Left vs Right dichotomy

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#21
There is no Right v. Left dichotomy. Not really. It's a distraction from the Authoritarian vs. Libertarian conflict. The powers that be can survive in communist of capitalist states, since it's the State itself which grants them power. Without the State (or state-like entities like corporations), it can't exist.
 





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#22
There is no Right v. Left dichotomy. Not really. It's a distraction from the Authoritarian vs. Libertarian conflict. The powers that be can survive in communist of capitalist states, since it's the State itself which grants them power. Without the State (or state-like entities like corporations), it can't exist.
There is a right/left dichotomy, as far as political science goes. The designation of authoritarian vs. libertarian (state vs. individual control) is still generalized by the term right and left. As I was saying earlier- without accepting the terminology of traditional political theory, it's impossible to have a coherent conversation.

This is a chart of the commonly accepted political spectrum:



We have a social scale and economic scale. This makes is possible to contrast the (economic)socialism of Nazi Germany and China vs. that of the Green Party (less state control).



There are all types of charts based on separate criteria. I'm fully aware this info isn't what @Mark Sunnyfield was asking by starting this thread (which I want to reply to as well), but I think it's important to review these concepts for the sake of clarity. I think that yes, there are "right" vs. "left" ideologies. We can place our political beliefs somewhere on the scale.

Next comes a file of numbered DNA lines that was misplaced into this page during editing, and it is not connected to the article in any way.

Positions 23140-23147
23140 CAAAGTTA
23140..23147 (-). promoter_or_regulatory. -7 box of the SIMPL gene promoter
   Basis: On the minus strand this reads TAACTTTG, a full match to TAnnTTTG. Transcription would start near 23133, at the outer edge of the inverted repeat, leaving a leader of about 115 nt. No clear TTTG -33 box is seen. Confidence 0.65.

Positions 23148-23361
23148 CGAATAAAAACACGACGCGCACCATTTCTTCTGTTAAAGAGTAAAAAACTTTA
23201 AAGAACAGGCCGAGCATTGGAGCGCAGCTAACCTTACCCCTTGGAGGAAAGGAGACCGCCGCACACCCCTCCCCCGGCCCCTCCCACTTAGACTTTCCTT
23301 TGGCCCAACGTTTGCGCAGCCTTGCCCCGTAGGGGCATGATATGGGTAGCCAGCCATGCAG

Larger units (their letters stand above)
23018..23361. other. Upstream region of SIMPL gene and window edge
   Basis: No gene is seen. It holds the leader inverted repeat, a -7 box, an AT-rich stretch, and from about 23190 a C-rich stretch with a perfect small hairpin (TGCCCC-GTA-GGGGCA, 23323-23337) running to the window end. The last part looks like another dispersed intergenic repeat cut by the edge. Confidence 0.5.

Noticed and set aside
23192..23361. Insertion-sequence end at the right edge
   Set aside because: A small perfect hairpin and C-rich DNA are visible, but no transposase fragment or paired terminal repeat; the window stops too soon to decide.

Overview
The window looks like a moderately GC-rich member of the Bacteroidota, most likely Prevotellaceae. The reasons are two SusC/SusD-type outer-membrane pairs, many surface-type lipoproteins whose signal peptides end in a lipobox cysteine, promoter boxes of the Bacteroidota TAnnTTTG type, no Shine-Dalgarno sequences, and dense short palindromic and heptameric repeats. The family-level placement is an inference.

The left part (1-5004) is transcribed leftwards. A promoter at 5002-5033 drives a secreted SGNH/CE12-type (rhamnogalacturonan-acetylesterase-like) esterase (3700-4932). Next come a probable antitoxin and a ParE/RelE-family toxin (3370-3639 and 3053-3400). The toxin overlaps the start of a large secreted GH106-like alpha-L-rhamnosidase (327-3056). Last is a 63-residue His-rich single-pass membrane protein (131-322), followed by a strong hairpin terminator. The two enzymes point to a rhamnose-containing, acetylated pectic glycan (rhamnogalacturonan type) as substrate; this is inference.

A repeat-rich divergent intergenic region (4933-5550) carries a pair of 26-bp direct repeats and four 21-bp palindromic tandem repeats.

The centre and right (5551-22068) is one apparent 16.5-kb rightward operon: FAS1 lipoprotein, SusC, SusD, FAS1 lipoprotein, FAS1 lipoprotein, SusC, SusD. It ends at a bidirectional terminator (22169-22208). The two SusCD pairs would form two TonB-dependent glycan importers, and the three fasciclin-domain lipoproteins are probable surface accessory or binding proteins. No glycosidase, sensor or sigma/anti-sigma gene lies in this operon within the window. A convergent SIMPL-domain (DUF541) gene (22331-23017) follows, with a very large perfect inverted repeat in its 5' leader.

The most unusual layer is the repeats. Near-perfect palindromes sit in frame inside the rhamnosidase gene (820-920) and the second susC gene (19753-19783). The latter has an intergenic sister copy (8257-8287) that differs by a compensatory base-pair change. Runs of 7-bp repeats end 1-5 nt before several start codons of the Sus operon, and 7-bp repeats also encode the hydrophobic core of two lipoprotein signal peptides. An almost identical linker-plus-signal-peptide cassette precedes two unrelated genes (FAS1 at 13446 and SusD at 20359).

https://en.wikipedia.org/wiki/Political_spectrum

About the Political Compass

"Both an economic dimension and a social dimension are important factors for a proper political analysis. By adding the social dimension you can show that Stalin was an authoritarian leftist (ie the state is more important than the individual) and that Gandhi, believing in the supreme value of each individual, is a liberal leftist. While the former involves state-imposed arbitrary collectivism in the extreme top left, on the extreme bottom left is voluntary collectivism at regional level, with no state involved. Hundreds of such anarchist communities existed in Spain during the civil war period...

...The chart also makes clear that, despite popular perceptions, the opposite of fascism is not communism but anarchism (ie liberal socialism), and that the opposite of communism ( ie an entirely state-planned economy) is neo-liberalism (ie extreme deregulated economy)."